European Commission’s Green Paper on retail financial services

Written on 9 Feb 2016

The European Commission launched its consultation on retail financial services on 10 December 2015, with the aim of improving choice, transparency and competition as part of a more integrated market.

Barriers to accessing financial products across EU borders 

The Commission reports that one in three Europeans live in regions bordering other Member States and that 13.6 million EU citizens live in another EU Member State, but that only 3% of European consumers purchase banking products (such as current accounts) from another Member State and buy only 5% of their loans from abroad. 

The consultation seeks to explore concerns that the structure of the retail market still largely operates on a national basis and that barriers exist which prevent:

  • consumers from accessing financial products from other EU Member States and from transferring them if they move from one EU Member State to another (the so-called “portability“); and
  • businesses from selling financial products and services across borders. 

The Commission’s aims

The Commission acknowledges that not all consumers and businesses want to operate on a cross-border basis. However, for those that do, the Commission believes that a better integrated Single Market for retail financial and insurance products will bring greater product choice, better value for money and more competitive prices for consumers. It would also lead to more opportunities for firms to market and sell their products on a larger scale and at lower costs.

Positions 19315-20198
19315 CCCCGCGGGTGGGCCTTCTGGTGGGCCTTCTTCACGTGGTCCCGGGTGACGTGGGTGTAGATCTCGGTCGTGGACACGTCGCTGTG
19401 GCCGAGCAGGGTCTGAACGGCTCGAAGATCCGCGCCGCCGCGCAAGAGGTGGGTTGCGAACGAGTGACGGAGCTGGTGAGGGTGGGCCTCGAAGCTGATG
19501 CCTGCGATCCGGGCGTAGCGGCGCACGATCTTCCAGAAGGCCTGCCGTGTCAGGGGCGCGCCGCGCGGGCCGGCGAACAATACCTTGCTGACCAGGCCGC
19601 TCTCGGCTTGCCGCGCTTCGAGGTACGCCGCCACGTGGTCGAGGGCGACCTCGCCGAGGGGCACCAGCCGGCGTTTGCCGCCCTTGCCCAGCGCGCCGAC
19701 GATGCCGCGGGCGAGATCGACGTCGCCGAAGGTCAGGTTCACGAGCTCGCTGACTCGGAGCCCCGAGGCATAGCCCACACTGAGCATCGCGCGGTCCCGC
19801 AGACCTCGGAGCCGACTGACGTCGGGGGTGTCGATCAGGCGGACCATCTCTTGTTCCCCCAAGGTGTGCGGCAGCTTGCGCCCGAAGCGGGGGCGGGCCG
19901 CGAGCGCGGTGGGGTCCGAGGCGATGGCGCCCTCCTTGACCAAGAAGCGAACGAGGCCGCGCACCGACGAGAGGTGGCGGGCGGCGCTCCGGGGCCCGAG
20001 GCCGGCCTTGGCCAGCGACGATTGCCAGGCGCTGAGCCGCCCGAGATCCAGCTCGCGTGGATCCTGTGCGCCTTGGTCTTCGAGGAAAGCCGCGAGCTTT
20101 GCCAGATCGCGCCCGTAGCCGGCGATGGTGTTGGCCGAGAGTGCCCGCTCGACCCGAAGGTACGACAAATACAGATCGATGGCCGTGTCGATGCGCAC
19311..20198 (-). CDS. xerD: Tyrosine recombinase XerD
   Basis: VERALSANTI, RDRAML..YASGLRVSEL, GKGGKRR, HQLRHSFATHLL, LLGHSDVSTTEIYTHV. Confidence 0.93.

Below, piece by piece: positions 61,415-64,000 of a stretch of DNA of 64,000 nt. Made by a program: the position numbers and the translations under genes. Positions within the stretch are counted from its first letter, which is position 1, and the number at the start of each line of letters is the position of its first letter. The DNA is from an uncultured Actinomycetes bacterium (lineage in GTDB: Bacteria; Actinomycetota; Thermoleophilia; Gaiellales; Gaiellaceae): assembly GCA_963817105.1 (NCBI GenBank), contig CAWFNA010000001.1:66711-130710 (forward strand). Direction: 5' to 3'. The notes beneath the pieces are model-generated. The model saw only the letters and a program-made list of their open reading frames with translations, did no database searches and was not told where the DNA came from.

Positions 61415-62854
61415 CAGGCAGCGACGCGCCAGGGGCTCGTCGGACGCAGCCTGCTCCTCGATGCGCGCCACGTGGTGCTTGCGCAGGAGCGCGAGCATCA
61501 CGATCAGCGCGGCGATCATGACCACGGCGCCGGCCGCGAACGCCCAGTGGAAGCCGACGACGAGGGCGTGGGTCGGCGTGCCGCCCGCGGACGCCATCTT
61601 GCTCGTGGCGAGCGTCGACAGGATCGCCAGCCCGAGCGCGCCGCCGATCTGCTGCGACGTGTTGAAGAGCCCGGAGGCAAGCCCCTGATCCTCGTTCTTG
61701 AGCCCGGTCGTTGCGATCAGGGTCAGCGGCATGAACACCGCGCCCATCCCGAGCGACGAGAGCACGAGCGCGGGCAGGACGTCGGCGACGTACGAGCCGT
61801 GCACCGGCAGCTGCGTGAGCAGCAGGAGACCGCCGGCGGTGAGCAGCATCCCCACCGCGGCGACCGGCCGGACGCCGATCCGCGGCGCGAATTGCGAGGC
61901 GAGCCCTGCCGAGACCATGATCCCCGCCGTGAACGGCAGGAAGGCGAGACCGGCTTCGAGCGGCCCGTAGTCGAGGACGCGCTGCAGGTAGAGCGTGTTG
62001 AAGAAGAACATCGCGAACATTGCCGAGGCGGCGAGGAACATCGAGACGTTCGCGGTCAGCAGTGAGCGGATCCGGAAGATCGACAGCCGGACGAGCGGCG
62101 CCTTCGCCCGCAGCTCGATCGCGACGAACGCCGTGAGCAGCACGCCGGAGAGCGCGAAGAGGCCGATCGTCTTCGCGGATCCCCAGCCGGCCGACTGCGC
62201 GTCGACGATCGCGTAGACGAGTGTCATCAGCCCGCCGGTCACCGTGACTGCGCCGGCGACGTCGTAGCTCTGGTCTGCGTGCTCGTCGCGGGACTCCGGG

Through the consultation, the Commission hopes to “stimulate debate across the EU and garner a broad range of views and evidence on how to best achieve a well-functioning and competitive market in financial services at the retail level“. 

What does the consultation cover? 

The Green Paper covers the markets for insurance, loans, payments, current and savings accounts and other retail investments. It considers and seeks feedback on issues including:

  • whether innovative digital technology can assist in removing barriers to cross-border trade;
  • whether further action is necessary to encourage comparability and/or switching providers located either in the same or another Member State;
  • what can be done at the EU level to facilitate the portability of retail financial products (e.g. life insurance and private health insurance); and 
  • how the EU can support to provide innovative digital financial services, with appropriate levels of security and consumer protection. 

Originally announced in the Capital Markets Union Action Plan, this consultation follows a number of other initiatives in this area, some of which are still in the process of being implemented across the EU including the Mortgage Credit Directive, the Payment Accounts Directive, PDS2 and investment the Markets in Financial Instruments Directive (MiFID2). 

While the Commission has confirmed that the Green Paper is not intended as a review of any particular Directive, the feedback received will inform any further action. 

What happens next? 

The consultation will last for three months and consumers, stakeholders and other interested parties have until 18 March 2016 to respond. The Commission is encouraging wide participation; in addition to responding by completing the questionnaire available via the Commission’s website, interested parties are invited to share their views on social media using the hashtags #MyMoneyEU and #EUHaveYourSay.

A conference is proposed to be held in early 2016, at which the Commission will examine feedback, discuss priority areas and consider potential action that can be taken at the EU level to overcome the barriers identified. The conference will be followed by an Action Plan on Retail Financial Services later in 2016.